Both films to receive their European premieres at this year’s 16th edition; FrightFest co-director Alan Jones reflects on the festival’s first year at the Vue and what’s to come.

Cherry Tree

Cherry Tree will receive its European premiere as the opening film of this year’s Film4 FrightFest, taking place at the Vue in Leicester Square.

Directed by Wake Wood’s David Keating, Cherry Tree follows a young girl who, in order to save her father’s life, makes a pact with the head of a sinister black magic coven. The film stars Anna Walton and Naomi Battrick, and is produced by John McDonnell and Brendan McCarthy.

It marks the first time ever that FrightFest has opened with an Irish production.

This year’s festival will close with the European premiere of anthology Tales of Halloween, created by Axelle Carolyn and produced by Carolyn, Patrick Ewald, Shaked Berenson and Mike Mendez.

Directed by the likes of Neil Marshall, Darren Lynn Bousman and Lucky McKee, the film is a collection of ten tales of terror that unfold in a sleepy American suburb on All Hallows Eve.

The guest line-up for this year’s edition will be announced in the coming weeks, but both films will have cast and crew attend the screenings.

Vue reflections, changes for 2015

Last year marked the festival’s first at the Vue in Leicester Square following its move from the Empire and Alan Jones, FrightFest co-director, highlighted one added benefit of the new venue.

“With the bar as the hub, people were coming and going all the time so it was always busy and buzzy. It became more of a central focus and changed the whole atmosphere, becoming much more friendly and less frenzied,” Jones told ScreenDaily.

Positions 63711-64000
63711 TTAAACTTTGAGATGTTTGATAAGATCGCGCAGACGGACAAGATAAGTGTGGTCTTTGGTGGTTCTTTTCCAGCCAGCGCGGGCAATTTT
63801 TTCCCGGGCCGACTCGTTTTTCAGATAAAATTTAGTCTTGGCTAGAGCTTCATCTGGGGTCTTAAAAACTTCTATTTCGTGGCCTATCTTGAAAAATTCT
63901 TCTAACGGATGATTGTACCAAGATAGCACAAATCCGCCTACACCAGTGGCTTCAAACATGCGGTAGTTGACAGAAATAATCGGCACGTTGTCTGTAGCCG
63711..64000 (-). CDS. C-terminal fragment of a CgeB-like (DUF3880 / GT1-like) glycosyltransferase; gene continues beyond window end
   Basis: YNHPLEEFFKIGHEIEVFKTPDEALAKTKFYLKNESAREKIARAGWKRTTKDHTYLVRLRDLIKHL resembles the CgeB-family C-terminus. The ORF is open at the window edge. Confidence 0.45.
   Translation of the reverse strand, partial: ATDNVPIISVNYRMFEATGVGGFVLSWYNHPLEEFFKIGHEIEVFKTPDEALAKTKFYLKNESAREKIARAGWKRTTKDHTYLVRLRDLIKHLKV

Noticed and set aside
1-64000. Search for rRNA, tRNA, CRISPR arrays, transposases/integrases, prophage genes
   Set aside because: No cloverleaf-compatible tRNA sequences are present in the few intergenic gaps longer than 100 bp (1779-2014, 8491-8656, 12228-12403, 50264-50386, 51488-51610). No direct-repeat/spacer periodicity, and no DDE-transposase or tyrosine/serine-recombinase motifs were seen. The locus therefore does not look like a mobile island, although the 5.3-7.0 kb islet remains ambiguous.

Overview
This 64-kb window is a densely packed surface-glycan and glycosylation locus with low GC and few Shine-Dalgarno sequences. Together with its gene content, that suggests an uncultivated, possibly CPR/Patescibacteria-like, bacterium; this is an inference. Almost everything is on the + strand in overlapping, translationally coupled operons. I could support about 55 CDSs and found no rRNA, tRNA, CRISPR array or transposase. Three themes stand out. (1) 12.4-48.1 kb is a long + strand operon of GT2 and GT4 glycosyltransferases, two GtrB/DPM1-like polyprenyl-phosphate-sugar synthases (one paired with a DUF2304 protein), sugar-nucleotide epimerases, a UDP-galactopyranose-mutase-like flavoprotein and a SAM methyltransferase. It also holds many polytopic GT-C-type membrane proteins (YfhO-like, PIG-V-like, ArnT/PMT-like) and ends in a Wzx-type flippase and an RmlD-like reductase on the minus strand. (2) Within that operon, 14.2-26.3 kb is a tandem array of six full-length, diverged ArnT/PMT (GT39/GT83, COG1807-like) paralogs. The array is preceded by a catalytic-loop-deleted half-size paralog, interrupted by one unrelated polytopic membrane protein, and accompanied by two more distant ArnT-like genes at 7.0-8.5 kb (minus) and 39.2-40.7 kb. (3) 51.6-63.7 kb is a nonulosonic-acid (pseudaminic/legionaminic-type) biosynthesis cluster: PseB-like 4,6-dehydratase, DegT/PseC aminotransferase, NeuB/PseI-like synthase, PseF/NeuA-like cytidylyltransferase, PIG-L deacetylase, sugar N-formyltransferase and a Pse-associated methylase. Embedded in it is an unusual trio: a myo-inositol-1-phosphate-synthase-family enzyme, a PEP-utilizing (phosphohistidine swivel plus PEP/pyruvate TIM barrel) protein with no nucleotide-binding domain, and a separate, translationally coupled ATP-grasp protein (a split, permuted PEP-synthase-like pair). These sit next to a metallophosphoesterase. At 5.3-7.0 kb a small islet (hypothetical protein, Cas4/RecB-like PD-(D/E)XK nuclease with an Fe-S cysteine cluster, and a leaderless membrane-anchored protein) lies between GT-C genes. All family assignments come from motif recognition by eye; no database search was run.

The new venue also saw the main screen programme play in three screens and Jones noted that the ongoing challenge will be to ensure each screening of a film feels “new and exciting”. “The talent are doing the intro and Q&A three times, so we have to keep it fresh. [Last year] if you were third in the pecking order, we did notice you tended to get the fuzzy end of the lollipop, so to speak,” recalled Jones.

This year will see a marked change in the make-up of the main screen and discovery screen programmes to better serve the films. The “want-to-see” films of this year’s programme will find themselves screening only once in the discovery screens, as opposed to three times in the main screens.

Jones explained: “If something wasn’t fully appreciated first time around and word filtered round, it might not have the audience it deserved by the third screening. It’s called the discovery screen because we want people to discover the films and we don’t want to force it down their throats. You’ve got to curate your own experience and find those films you want.”

Ahead of the full programme reveal on July 2, Jones teased the line-up by noting that that it doesn’t have any of the usual FrightFest “mainstream” screenings, focusing instead on the independent scene.

“We’ve been staggered by the quality of the submissions, not just from the British contingent but internationally as well. It’s like something has happened out there that’s galvanised people to come up with really great stories and ingenious ways of filming them,” enthused Jones.

“We’re going to be able to show a great range of films because of that and I’m standing by every single selection we’ve got this year.”

FrightFest runs Aug 27-31 with festival and day passes going on sale on July 4 at 10am and, for the first time, will only be available online.